In the pursuit of finding cars worth keeping, there’s not always a clear connection between pedigree, price and performance. Sometimes, cars that people expect to be good turn out to be rubbish, despite their ancestry. And sometimes, you come across performance heroes in the most unlikely of places.
25 years ago, while Ford and GM were dishing out V-8 Mustang and Camaro pony cars, Chrysler had a notion to compete with the four-cylinder import invasion. Readers may recall names like Omni, Daytona, Charger, and Shadow, but it’s the lesser-known variants of these cars—GLH, IROC, CSX, and yes, Shelby—that stand out among the ranks, thanks to the now-infamous Chrysler 2.2 liter turbo four-cylinder variants that powered these unsung 1980’s performance machines.
The lineage for these cars…well that’s not really something worth mentioning unless you’re into platform shoes and dry toast. The important date to remember here is 1984, when the first 2.2 turbo was offered in the brand new Dodge Daytona sports coupe, called the Turbo Z. Meanwhile, a little-known performance gearhead by the name of Carroll Shelby took an interest in the compact Dodge Omni and its two-door variant, the Charger. The result was the Shelby Charger and Omni GLH, the affectionate (and official) acronym for Goes Like Hell thanks to a boosted 146 horsepower. Shelby upped the ante in 1986 with the Omni GLHS model, bumping horsepower to 175 and catapulting the little hatchback well beyond its direct competition and into the realm of higher-end performance machines of the day. Quarter-mile times in the mid-14 second range were common, and suspension tweaks gave the car a cornering bite approaching .9g. 1986 was the last year for the Omni GLH, with only 500 of the GLHS cars—all of them black—being produced. The GLHS powertrain then found its way into the Shelby Charger GLHS, which also received adjustable Koni suspension for its final year of production in 1987. As with the Omni, the Charger GLHS was only available in black and built in limited numbers; only 1000 examples hit the road.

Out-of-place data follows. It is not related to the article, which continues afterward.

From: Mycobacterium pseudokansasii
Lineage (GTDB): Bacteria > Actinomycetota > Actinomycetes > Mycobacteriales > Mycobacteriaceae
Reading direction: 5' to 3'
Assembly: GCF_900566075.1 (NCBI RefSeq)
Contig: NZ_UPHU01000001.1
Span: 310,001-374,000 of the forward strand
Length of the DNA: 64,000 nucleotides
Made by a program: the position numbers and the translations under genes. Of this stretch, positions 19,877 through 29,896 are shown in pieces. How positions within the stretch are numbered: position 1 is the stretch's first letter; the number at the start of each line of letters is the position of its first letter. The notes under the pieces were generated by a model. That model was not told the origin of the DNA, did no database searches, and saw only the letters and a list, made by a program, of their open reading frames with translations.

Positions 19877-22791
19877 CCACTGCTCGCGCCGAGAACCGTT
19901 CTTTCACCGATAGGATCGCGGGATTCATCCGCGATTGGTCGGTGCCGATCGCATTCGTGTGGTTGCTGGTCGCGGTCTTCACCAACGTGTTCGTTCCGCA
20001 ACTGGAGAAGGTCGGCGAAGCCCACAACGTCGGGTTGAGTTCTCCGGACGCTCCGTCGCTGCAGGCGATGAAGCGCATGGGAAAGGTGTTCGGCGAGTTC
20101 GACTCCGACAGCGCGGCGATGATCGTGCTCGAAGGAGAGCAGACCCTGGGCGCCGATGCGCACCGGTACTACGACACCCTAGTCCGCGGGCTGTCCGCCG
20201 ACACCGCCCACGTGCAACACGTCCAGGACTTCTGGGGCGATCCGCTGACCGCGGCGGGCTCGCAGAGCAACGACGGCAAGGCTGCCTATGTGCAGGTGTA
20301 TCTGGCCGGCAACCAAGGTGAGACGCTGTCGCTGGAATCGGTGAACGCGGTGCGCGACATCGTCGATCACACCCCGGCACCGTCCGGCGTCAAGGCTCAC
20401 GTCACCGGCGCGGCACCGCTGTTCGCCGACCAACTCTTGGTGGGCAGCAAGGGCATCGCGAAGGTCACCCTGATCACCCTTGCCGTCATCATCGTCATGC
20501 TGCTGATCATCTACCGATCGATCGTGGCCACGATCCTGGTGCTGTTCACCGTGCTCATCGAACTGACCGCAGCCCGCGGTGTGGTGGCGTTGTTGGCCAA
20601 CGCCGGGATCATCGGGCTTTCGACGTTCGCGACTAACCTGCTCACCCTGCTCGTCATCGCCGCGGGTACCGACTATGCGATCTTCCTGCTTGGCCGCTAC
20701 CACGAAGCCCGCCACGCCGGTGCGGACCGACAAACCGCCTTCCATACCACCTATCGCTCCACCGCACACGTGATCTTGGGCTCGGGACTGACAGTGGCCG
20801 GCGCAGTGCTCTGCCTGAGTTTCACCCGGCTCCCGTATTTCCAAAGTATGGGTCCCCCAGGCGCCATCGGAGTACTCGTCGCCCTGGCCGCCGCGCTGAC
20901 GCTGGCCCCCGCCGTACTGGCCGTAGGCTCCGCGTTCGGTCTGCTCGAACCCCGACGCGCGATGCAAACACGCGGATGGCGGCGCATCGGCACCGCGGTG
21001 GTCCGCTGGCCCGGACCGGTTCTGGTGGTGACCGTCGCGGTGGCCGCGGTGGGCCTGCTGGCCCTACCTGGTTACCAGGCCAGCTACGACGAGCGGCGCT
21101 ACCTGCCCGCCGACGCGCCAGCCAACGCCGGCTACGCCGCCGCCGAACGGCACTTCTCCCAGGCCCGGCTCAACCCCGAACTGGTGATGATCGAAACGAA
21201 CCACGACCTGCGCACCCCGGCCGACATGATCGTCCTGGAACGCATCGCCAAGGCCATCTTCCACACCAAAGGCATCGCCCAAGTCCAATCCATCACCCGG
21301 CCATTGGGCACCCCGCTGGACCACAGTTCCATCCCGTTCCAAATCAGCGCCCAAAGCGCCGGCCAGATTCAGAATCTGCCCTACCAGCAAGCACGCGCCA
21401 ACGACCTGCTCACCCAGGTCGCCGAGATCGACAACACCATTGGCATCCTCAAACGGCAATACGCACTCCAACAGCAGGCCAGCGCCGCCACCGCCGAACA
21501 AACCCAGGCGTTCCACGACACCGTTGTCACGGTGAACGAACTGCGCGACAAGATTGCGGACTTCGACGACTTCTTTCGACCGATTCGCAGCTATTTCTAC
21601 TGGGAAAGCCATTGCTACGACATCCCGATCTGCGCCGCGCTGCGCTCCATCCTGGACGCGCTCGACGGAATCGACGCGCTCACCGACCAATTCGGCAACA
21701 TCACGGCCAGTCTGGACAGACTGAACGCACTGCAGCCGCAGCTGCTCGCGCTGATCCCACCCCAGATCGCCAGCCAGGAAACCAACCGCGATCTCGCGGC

The Dodge/Shelby collaboration continued with the introduction of the Dodge Shadow in 1987. Shelby nabbed 2250 Shadows between 1987 and 1989 to create the Shelby CSX, featuring suspension tweaks, obligatory body/stripe packages and of course, the 2.2 turbo from the GLHS.
Meanwhile, Dodge and Shelby also had a working relationship on the Daytona. Depending on the model year, these cars were either called Shelby Z, C/S or simply Shelby Daytona, and they featured—wait for it—the same 2.2 turbo found in the Omni/Charger/Shadow until the advent of the Daytona IROC in 1991. 1992 saw the ultimate evolution of the 2.2 turbo—now producing a full 224 horsepower—shredding tires on IROC Daytonas as well as the limited-run Dodge Spirit R/T sport sedan.
A Motley Crue of cars to be sure, but with a low price of admission and wide-spread use of the 2.2 turbo in a slew of other Chrysler vehicles, locating a turbo Dodge from the 80s is about as difficult as watching TV, and tweaking them for more power isn’t much harder. Finding the four models mentioned above could take a bit more work, but they offer a unique combination of quirkiness, rarity, performance, and old-fashioned, jaw-dropping sleeper tomfoolery worthy of Keepers status.
Next issue, we’ll go in-depth on what to look for in the many variants of the Chrysler 2.2 turbo, and the cars that make the most of it.
Help the Ferrari enthusiast in your family get to know Enzo a little closer with this definitive biography by Luca Dal Monte. “Drawing on years…
What’s your take? This is a beautiful example of what Hyper Car OEMs have to offer. “Tailored specifically for on-track driving, the [Bugatti] Bolide must…
The collaboration introduces an exclusive photo shoot experience with the highly acclaimed automotive photographer, Larry Chen.
Isotta Fraschini has surprised the automotive world by announcing the launch of the Tipo 6 LMH Strada – a street-legal Le Mans Hypercar.